$3 for 3 months. Save 90%.
$3 for 3 months. Save 90%.

Moritz Seider has path to Red Wings roster spot, but needs to show he's 'ready to go'

Ted Kulfan
The Detroit News

Detroit — There is one question that appears to be predominately on the minds of Red Wings fans for next season (whenever that’ll begin).

Will young defenseman Moritz Seider be part of the Wings’ roster when that time comes?

It’ll be interesting to see, for sure.

The Wings could use Seider. After a historically bad 2019-20 season, and limited improvement possible next season, the Wings could use any sort of boost to the roster.

Seider is only 19. At 6-foot-4 and 207 pounds, Seider was the Wings’ 2019 first-round pick (No. 6 overall), and showed enough progress in Grand Rapids last season to cause optimism about his future.

General manager Steve Yzerman, talking to the media after the Draft Lottery, insisted Seider will show the Wings if he’s ready for the NHL with his play in training camp.

More: Red Wings could get closer look at European prospects ahead of NHL draft

“He will get an opportunity, whenever our season kicks off,” Yzerman said. “He will get an opportunity to show he is ready to play. If he is ready to go, he will play.”

And if Seider shows he isn’t quite ready?

“If not, he will spend a little more time in the American Hockey League,” Yzerman said. “But he had a very good year (in Grand Rapids) and it’s encouraging to see the things that he did in his development.”

Moritz Seider

In 49 games with the Griffins, Seider had two goals and 20 assists while playing 23 minutes per game.

After an expected uneven start to his pro career, Seider’s play improved across the board in every department as the season progressed.

“He attacks the game and he attacks the game at times in an offensive manner, and that’s awesome,” Wings coach Jeff Blashill said during his end-of-season talk with the media. “But part of that is learning not to bite off more than you can chew, when to take the opportunity to make a play and when to live another day.

“As I go back and watch games late in the season with the Griffins, he did a much better job of that late in the year than he did early in the year. It looked like the experience he gained through the year made him a better player.”

The Wings were considering promoting Seider late last season. But those plans were squashed once the pandemic paused the NHL season on March 12, essentially ending the NHL and AHL seasons (the NHL will begin playoffs on Aug. 1).

“He has a chance to be a really good, impactful defenseman,” Blashill said. “Can he do it next season? I hope so. He might have as many as eight months to get himself prepared, to improve his body, turn his body from a young guy’s body to an elite, pro body.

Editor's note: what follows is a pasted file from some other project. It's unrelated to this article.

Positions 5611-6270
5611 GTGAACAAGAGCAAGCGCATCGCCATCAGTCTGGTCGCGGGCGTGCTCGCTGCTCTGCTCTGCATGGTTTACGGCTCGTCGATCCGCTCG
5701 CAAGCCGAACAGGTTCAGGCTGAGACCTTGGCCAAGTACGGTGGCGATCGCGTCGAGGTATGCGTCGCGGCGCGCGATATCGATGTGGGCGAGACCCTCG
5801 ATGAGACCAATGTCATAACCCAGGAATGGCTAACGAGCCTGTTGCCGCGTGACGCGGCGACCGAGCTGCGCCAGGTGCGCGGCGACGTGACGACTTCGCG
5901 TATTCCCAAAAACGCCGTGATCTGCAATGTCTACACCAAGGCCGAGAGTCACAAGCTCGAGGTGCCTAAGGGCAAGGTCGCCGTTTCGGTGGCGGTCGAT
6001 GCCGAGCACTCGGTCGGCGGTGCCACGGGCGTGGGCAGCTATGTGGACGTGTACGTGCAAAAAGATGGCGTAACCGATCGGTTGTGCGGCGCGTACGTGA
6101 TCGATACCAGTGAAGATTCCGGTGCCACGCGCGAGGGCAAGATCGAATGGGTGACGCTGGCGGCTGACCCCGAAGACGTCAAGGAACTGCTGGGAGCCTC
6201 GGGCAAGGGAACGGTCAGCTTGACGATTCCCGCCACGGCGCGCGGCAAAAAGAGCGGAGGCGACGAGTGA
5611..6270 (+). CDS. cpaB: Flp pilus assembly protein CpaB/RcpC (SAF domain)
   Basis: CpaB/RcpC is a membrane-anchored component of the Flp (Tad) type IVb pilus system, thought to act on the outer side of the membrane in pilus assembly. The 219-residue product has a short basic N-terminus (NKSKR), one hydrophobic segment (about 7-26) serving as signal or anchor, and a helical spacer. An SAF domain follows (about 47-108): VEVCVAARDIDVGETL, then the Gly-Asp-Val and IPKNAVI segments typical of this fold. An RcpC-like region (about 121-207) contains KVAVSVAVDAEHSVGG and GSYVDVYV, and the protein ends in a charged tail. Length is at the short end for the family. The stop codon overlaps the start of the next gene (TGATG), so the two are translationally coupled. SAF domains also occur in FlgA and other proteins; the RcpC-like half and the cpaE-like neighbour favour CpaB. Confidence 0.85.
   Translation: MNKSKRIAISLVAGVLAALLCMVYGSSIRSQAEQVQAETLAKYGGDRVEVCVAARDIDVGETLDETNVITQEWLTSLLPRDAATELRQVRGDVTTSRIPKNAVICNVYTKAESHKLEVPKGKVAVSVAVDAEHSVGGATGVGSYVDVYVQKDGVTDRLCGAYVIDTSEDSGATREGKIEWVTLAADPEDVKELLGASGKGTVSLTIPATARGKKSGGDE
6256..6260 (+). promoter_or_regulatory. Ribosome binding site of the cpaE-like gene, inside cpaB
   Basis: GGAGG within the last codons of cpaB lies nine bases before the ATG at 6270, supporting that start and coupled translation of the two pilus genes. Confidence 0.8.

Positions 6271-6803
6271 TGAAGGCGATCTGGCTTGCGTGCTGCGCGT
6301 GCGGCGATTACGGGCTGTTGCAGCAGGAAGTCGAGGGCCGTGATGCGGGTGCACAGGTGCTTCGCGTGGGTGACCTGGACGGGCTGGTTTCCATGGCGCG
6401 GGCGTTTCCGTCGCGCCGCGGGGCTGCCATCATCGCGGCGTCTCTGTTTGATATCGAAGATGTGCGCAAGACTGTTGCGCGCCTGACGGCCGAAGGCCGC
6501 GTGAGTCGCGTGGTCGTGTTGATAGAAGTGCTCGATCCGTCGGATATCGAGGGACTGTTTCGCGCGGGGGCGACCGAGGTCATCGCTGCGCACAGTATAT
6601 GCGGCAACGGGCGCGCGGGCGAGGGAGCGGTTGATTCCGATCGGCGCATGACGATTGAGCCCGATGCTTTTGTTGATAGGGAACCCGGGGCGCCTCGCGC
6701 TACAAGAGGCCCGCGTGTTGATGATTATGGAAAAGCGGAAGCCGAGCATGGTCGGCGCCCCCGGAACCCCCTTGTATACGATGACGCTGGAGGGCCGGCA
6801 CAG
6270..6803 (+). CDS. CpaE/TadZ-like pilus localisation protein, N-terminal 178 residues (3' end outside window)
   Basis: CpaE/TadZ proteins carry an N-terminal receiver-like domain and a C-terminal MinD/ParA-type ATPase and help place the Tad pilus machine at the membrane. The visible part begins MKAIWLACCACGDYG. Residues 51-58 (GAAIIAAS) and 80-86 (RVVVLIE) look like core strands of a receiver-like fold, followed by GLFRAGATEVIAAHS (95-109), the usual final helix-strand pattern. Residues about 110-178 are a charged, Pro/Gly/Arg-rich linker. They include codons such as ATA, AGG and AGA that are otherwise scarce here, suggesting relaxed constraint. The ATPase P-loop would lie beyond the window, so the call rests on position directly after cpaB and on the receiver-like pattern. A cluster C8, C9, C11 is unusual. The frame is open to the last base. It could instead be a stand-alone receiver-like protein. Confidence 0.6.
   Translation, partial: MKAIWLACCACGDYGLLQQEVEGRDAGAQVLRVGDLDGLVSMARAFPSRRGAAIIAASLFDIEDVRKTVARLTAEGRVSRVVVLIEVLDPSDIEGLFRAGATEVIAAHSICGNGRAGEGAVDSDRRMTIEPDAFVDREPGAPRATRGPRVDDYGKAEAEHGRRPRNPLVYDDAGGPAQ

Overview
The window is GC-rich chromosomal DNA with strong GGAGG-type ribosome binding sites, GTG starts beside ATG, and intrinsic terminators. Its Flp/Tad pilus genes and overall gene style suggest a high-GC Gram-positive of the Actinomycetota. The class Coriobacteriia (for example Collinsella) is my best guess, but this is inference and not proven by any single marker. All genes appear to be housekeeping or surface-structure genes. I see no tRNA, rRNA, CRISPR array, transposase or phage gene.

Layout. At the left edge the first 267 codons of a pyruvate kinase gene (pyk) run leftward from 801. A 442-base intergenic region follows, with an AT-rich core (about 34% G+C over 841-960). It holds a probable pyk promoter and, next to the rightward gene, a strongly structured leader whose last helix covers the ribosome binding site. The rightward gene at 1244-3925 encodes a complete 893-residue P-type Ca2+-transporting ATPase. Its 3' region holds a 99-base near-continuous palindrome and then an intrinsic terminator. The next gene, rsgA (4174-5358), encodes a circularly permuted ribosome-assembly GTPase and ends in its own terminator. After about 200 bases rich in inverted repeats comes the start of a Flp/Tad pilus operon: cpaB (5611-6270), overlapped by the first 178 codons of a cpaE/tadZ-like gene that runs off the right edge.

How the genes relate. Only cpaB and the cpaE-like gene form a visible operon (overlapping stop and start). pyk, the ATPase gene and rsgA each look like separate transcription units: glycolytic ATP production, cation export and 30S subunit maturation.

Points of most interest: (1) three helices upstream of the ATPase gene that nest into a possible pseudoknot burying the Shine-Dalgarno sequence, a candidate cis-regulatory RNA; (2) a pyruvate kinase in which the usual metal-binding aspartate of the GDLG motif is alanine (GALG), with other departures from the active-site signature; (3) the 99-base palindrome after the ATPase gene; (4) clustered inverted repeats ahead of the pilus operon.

“He’s got a chance to work on the ice to improve the different skills in his game and add more to his arsenal, so that he can come and demand that he’s on the team.

“So, like any young player, he’ll have to earn it.”

More: Striking gold in second, third rounds of NHL draft could hold key for Wings

There would appear to be roster spots on defense that Seider could claim.

Danny DeKeyser is expected to return from a herniated disc, and Filip Hronek and Patrik Nemeth are expected to nail down three of the top four spots. Alex Biega also has an inside spot on a roster spot.

With at least one free-agent defenseman expected to be signed — the Wings need to bolster the depth and overall skill on the unit — that would leave young defensemen Madison Bowey, Dennis Cholowski and Gustav Lindstrom battling for maybe one available spot.

So there is a path for Seider to make the Wings next season.

But it will be up to Seider to show he is ready, and he's able to take the big step to the NHL. The Wings have made it clear prospects will not be given roster spots until they're worthy of it.

“Seids had a really good year in totality,” Blashill said. “It was a learning year and there were ups and downs.

“When you’re a defenseman, it’s really hard. Experience is impossible to manufacture. On defense, experience matters a ton because you’re basically asked to go out there and make a good decision every split second.

“If you make a bad decision, it really shows.”

Twitter: @tkulfan